Information Warfare: Ayatollahs Versus The Internet


April 10, 2007: The free exchange of information and ideas has always been a threat to tyrants, and the ayatollahs who rule Iran are no exception. In 2002 they began to impose restrictions on Internet usage. They started by filtering content, and instituted a systematic policy of blocking websites which they believed were un-Islamic or anti-government (which in what in a Moslem theocracy, amounts to the same thing). Of course hackers often found ways around these obstacles. As a result, there has been a Darwinian battle between the censors and the internet users, a development not unknown in other parts of the world, including the U.S. (talk to anyone who's responsible for monitoring the content of school or library systems with access to the internet.)

Recently, the ayatollahs have begun to notice blogging. This may seem to be a belated development, given that the blog phenomenon has been growing for a half-dozen years, but then, most of the ayatollahs would rather be living in the first Moslem century - roughly the 600s of the Christian reckoning, and may not pick up on current events readily. Now the ayatollahs have cracked down. As of March 1st, all Iranian bloggers, and all websites, are required to register with the government and comply with a complex set of restrictions that include bans on criticism of the late Ayatollah Khomeini, leader of the 1979 "Islamic Revolution," various senior government officials, specific government policies, Islam and Islamic practices, whether in general or in particular, and, of course, sex.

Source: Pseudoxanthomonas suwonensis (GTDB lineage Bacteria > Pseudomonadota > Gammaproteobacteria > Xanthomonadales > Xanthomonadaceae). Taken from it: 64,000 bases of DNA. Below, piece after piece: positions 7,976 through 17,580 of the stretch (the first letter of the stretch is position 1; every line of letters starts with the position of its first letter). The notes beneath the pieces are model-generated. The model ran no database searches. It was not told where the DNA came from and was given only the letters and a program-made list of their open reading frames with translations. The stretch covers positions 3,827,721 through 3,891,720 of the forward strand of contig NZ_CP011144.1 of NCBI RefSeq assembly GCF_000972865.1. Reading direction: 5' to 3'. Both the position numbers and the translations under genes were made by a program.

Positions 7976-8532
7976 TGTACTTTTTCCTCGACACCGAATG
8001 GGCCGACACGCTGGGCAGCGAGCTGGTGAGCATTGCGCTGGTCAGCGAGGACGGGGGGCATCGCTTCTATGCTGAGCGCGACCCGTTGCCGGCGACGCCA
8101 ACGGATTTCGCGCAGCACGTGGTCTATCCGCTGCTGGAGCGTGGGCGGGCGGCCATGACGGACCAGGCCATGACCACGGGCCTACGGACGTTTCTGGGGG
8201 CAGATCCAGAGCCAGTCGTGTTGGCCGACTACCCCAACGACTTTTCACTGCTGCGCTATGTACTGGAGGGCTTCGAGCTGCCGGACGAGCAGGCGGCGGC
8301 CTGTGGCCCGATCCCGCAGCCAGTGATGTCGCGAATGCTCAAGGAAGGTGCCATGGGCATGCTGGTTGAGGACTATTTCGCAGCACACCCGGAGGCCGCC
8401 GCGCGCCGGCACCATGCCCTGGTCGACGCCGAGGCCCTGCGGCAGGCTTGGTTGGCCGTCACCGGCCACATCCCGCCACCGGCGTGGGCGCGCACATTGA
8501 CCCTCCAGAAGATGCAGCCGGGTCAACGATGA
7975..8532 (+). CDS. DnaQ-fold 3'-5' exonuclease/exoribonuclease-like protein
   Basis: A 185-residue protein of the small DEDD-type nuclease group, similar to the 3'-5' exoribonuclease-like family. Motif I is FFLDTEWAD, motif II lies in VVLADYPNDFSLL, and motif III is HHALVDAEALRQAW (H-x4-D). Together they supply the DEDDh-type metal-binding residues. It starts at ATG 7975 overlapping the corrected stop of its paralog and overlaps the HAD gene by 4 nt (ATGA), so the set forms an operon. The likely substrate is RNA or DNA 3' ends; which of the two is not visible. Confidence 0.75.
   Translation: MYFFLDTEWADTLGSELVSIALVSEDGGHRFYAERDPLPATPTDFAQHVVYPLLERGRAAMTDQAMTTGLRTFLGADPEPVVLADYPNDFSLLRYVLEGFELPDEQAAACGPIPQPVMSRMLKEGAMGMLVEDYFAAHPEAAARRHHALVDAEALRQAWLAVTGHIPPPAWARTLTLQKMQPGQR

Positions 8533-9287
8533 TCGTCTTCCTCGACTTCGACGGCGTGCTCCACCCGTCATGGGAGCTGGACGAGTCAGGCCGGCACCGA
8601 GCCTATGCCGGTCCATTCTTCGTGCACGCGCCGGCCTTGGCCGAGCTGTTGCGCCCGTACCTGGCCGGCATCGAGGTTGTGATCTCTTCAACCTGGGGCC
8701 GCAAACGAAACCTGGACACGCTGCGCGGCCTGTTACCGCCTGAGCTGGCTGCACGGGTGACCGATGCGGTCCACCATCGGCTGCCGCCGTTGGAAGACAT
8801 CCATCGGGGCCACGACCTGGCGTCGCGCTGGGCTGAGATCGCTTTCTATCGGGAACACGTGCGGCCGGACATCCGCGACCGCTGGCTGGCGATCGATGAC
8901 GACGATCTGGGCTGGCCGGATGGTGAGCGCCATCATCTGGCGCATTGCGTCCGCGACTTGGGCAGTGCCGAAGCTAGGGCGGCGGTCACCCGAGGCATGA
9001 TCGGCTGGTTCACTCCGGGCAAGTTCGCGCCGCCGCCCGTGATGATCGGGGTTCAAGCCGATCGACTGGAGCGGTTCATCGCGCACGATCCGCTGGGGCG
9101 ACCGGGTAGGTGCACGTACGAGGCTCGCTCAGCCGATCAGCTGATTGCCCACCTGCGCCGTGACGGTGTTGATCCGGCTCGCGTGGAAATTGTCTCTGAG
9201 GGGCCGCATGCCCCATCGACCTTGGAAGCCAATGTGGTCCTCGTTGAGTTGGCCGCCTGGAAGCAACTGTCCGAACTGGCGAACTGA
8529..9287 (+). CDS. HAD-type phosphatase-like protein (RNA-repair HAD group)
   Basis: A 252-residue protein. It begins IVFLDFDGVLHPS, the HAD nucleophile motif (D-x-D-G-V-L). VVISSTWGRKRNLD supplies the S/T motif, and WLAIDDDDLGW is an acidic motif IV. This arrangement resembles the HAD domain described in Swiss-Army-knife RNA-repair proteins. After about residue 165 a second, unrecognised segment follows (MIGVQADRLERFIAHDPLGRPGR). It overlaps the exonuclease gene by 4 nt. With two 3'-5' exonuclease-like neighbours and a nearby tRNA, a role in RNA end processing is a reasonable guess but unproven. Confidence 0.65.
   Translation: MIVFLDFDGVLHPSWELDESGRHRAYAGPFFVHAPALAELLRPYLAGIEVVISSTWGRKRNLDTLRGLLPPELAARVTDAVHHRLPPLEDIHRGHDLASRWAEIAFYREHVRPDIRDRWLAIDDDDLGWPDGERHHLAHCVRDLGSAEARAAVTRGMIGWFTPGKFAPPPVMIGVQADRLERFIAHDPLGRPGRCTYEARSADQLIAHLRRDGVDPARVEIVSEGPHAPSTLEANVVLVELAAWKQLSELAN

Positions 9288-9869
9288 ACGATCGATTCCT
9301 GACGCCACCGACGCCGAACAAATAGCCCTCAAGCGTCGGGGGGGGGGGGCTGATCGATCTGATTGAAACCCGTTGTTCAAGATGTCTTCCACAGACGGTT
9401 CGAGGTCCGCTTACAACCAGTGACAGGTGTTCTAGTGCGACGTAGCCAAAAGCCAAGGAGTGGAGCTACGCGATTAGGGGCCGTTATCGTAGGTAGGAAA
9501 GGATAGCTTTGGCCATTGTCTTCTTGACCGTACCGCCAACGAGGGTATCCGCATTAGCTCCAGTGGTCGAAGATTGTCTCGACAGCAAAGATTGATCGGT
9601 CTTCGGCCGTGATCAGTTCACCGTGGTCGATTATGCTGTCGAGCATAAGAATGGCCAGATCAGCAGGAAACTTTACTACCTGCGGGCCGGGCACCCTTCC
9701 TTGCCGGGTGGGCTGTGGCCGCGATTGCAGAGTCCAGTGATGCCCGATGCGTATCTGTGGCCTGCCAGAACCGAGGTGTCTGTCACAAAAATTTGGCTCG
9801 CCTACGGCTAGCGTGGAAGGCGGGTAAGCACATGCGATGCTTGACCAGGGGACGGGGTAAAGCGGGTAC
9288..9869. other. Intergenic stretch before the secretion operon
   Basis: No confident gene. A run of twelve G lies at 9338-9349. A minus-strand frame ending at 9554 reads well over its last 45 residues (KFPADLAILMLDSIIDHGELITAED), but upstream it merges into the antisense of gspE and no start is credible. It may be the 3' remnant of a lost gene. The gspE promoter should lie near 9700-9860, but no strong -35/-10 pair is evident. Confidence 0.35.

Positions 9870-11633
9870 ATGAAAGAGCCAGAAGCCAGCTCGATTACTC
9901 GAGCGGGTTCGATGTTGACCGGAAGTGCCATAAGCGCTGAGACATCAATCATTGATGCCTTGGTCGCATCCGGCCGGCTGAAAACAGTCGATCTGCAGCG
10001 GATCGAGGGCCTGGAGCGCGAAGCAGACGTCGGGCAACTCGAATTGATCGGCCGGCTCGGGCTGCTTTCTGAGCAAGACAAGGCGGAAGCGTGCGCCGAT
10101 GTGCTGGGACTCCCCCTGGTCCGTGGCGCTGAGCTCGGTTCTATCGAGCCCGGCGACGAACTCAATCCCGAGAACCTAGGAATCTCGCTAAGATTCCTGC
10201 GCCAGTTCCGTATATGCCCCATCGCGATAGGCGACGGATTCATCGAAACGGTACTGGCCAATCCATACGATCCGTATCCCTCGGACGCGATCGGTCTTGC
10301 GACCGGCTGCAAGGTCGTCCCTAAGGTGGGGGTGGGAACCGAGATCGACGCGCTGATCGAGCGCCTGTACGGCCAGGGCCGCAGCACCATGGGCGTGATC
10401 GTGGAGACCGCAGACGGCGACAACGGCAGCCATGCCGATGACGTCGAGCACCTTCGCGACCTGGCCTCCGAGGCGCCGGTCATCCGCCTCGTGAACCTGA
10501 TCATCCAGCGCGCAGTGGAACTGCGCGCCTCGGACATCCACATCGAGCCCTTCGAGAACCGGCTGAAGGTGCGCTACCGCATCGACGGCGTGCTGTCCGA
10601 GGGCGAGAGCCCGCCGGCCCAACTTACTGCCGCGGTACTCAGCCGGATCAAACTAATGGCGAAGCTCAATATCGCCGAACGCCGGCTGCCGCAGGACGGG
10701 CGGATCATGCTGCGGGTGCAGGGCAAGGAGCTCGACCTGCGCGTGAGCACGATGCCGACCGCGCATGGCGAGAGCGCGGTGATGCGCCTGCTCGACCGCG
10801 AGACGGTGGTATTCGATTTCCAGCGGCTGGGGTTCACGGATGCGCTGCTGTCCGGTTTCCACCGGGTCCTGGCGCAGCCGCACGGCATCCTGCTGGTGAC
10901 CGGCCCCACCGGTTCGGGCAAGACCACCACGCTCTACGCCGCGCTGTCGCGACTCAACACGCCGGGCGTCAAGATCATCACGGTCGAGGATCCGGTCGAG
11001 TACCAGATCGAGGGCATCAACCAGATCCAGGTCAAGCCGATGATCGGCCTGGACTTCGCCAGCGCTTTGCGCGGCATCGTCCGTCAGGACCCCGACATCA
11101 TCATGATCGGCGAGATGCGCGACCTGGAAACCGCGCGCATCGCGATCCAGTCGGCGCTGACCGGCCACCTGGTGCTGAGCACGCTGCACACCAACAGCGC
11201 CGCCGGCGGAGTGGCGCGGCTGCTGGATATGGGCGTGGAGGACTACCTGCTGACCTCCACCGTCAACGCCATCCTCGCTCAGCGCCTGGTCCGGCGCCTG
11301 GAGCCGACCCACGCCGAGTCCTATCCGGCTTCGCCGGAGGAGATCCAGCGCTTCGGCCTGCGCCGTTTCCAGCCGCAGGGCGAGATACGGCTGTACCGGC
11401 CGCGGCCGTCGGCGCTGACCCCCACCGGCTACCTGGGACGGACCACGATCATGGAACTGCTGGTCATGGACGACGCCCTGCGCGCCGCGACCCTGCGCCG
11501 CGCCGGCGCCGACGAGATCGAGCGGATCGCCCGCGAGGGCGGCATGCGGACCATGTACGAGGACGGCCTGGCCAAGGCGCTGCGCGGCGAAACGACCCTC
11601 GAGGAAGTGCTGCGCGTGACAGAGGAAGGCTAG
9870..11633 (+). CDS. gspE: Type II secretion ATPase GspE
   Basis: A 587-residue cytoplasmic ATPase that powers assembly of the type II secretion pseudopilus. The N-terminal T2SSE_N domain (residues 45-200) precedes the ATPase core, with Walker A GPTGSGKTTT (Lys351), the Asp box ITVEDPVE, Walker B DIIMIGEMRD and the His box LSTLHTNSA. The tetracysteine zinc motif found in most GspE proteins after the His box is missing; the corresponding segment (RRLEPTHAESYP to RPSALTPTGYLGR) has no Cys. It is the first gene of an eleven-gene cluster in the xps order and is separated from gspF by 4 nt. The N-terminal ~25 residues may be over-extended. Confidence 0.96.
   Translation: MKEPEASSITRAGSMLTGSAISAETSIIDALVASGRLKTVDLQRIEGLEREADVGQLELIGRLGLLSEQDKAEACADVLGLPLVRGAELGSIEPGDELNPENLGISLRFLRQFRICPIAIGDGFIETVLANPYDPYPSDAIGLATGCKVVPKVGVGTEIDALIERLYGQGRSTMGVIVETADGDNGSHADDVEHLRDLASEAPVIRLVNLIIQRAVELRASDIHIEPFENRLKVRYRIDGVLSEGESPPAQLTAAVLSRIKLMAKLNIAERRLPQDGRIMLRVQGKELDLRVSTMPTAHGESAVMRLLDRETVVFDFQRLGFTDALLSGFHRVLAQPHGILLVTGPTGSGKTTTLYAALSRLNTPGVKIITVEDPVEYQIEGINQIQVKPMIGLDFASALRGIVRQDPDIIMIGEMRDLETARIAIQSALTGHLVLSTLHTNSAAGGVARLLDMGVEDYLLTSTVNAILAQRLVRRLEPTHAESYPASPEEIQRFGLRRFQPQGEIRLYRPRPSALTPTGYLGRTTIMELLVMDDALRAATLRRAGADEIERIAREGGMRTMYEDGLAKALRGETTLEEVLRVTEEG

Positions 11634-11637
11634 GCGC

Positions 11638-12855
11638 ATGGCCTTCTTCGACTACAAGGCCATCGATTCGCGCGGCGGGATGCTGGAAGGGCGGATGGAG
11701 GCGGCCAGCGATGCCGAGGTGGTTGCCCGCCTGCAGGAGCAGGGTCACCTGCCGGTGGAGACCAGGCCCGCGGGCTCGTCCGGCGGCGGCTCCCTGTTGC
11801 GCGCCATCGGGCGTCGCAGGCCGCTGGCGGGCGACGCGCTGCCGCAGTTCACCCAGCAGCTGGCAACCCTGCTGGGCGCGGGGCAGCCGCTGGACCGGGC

Many Iranian bloggers and webmasters have publicly indicated that they will not comply with the registration requirements, thus risking fines or jail. As the government has been slow in establishing the bureaucratic apparatus to administer the registration program, no one so far seems to have been penalized for non-compliance.




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